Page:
Category Archives: Medical Visits
I went to a new dentist last week, for my regular cleaning and updated x-rays. I’ve never been fond of the dentist to begin with, but since I got CIs it is extra challenging because being reclined makes my CI processors (aka my “ears”) fall off.
I’ve tried many things over the years — wig tape, headbands, scarves, even a knit cap. Nothing is foolproof (although the knit cap worked the best, since it also helps to keep my magnets where they need to be). However, I am not about to pull out a knit cap in August.
This time around I used something called a Snuggie from Advanced Bionics, basically tubing made to fit my Harmony processors that fits snugly around my ear. It works perfectly to keep the processor from being pulled off my ear as my head is reclined back. The only issue that remained was keeping the magnets from being knocked out of place by the headrest.
I played around with a scarf tied strategically over both magnets, but eventually decided it was too fussy. I figured I’d just deal with the magnet situation if and when it arose.
In the end I didn’t have too much trouble; they were able to adjust the headrest so that my magnets stayed in place during most of my visit. They did slip off when I was told to turn my head to the side, but those instances were brief and my other magnet stayed in place so I had enough hearing to still follow instructions.
What really impressed me, though, was when the dentist came in for the exam portion. She had a bit of an accent, and originally asked me a question when her back was turned (she also had a mask over her mouth, just for an added challenge). I had no idea if she was talking to the dental hygienist or me, so I stayed silent. She turned back to me, and I met her eyes and said, “I can hear you, but I also read lips to understand what you’re saying.”
Her face lit up and she pulled the mask down. “Thank you for telling me! That’s very good to know.” Then she turned to the hygienist and asked her to repeat everything for me — although the dentist kept her mask on, everything she said was repeated by the hygienist so I could read the hygienist’s lips. I’ve never had anyone in the medical profession do that for me before and it made a huge difference.
Not only did I get a clean bill of dental health, I came away feeling like my needs were met with respect, kindness and ingenuity. It almost makes me not dread going to the dentist again!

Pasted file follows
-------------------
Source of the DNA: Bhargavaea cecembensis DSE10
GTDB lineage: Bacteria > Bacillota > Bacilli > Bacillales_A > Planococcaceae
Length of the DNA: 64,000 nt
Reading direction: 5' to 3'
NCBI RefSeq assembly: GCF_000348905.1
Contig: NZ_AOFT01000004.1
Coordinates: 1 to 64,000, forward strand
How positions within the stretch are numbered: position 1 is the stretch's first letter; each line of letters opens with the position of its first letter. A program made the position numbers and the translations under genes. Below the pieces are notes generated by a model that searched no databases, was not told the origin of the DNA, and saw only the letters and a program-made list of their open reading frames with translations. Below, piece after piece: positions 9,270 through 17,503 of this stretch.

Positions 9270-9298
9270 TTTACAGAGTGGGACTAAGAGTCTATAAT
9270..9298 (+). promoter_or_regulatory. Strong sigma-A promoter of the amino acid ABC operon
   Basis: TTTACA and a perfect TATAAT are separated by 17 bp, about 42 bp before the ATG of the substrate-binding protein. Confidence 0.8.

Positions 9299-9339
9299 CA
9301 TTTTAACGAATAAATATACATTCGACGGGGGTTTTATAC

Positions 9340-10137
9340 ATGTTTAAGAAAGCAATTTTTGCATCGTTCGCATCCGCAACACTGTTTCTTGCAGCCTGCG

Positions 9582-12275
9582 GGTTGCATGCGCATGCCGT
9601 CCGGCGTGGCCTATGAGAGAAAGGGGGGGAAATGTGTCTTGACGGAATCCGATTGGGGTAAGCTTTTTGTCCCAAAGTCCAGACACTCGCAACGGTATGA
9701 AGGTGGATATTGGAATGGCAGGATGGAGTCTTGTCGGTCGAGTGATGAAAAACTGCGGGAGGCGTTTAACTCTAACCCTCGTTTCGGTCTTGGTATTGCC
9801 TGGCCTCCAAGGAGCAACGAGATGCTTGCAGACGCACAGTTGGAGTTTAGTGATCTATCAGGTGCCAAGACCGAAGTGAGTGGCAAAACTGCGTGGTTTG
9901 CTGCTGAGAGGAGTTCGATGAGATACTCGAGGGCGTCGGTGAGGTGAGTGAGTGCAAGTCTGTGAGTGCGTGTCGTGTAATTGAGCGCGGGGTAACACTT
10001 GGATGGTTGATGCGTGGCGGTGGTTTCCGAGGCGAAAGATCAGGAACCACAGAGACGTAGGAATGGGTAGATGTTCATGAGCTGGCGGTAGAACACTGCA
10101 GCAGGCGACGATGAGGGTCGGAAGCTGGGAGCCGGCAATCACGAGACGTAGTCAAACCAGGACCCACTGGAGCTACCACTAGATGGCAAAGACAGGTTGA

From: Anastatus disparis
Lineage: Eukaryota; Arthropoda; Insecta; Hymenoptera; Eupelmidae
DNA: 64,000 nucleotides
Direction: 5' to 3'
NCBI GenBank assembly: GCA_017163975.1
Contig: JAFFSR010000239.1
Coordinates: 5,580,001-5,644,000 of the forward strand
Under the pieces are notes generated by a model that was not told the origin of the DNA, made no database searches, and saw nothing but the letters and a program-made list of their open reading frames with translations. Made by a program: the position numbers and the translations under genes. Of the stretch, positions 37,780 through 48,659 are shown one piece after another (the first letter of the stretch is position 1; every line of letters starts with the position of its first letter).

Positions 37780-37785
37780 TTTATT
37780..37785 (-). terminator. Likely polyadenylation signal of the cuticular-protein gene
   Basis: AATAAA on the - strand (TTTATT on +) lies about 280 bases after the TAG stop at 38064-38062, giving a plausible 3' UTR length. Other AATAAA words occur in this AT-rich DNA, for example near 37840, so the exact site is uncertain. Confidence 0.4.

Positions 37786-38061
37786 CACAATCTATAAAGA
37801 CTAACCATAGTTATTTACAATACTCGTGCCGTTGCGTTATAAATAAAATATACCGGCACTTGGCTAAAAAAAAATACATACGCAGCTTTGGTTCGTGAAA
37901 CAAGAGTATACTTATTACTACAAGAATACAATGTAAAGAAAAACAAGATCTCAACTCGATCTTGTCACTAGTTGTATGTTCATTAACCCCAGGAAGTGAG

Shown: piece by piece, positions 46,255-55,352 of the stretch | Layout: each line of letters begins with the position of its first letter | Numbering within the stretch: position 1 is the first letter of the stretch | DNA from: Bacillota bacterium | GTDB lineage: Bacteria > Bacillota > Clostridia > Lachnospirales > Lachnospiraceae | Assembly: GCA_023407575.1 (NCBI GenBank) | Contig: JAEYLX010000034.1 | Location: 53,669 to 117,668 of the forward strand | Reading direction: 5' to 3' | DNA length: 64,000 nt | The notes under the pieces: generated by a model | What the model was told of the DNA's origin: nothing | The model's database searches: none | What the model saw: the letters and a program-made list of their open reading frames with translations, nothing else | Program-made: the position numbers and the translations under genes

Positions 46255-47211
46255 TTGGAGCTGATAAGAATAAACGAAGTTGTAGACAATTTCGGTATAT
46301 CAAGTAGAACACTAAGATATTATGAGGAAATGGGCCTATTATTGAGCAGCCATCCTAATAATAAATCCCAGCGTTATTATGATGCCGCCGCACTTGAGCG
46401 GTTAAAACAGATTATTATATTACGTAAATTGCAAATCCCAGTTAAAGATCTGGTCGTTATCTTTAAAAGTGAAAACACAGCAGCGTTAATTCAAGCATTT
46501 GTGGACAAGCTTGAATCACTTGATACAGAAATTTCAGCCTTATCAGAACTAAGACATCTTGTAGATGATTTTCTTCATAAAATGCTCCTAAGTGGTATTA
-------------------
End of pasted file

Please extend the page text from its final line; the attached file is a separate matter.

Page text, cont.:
On our way home from Dave’s one-month checkup with his hepatologist in Fort Wayne, we stopped at Subway for lunch. Although we like the food, Dave kind of hates going there because the ordering process confounds him. They ask a lot of questions, and for someone with hearing loss that’s a real drag.
I have an easier time with this kind of thing (as long as it’s in person) because I lipread, so I am usually the one to order. I just consult Dave first to make sure what he wants, or if he starts to order himself then I will relay the questions to him if he misses them.
Since it was just a light lunch, we did our usual and got the same sandwich in the foot-long size, and then split it. This location had a drive-through but we decided to go inside because I really struggle to understand anything through those speakers.
We were the only customers, and as we walked up to the counter the guy started talking. I wasn’t close enough to read his lips and had no clue what he said (he was talking really fast and also had a bit of a southern accent). I did my usual and just assumed what he probably said based on my past visits to Subway.
I told him the type of sandwich we wanted and the type of bread. He said something else that I missed, but I knew they usually asked about cheese and I thought I’d caught part of his question. “Did you say something about pepperjack cheese?” He nodded, and I confirmed that we wanted it. Then he asked if we wanted it toasted, which caught me off guard. I had to have him repeat the question a couple of times. After I answered him, I added, “I’m deaf and I’m reading your lips, so that’s why I sometimes miss what you say.”
Now, usually I add that I have cochlear implants and I hear with them; that way people know that I do hear sound but they also know that I’m reading their lips as well. But I figured eh, this is just a quick lunch order and why go into all that detail? Here’s what happened when I just let that statement hang in the air without further clarification:
The guy stopped talking.
He had been keeping up a constant patter while we were there, which was making it hard for me to tell if he was asking a question, making a comment about our order, or even perhaps just talking to himself. My statement silenced him, and what a gift it was!
He quietly made the sandwich and just kind of looked up when he got to the veggies, waving his hand vaguely in the direction of the options available. I smiled and said we just wanted tomato, nothing else, and no sauce.
Obviously he thought I couldn’t hear anything and there was no point in really talking to me anymore, so he resorted to his version of sign language – and it was perfectly fine with me (even preferable, if I’m being honest). I thought it was kind of hilarious; it’s been a long time since I’ve had someone react that way when I say I’m deaf. Even before I got my CIs and I really couldn’t hear, when I told someone I was deaf and reading lips, they would still keep talking to me the same way they had been.
(Before I get to my next story, I have to interject and say that Dave had his viral load tested at this appointment, and we got the results yesterday. As of one month into his three month treatment with Harvoni and Ribavirin, he has cleared the Hepatitis C virus! He never cleared it in 2013; he went from over 4 million to 11,000 but that was as low as it went. This time he started at over 3 million and BOOM … now it’s undetected. ! ! ! !)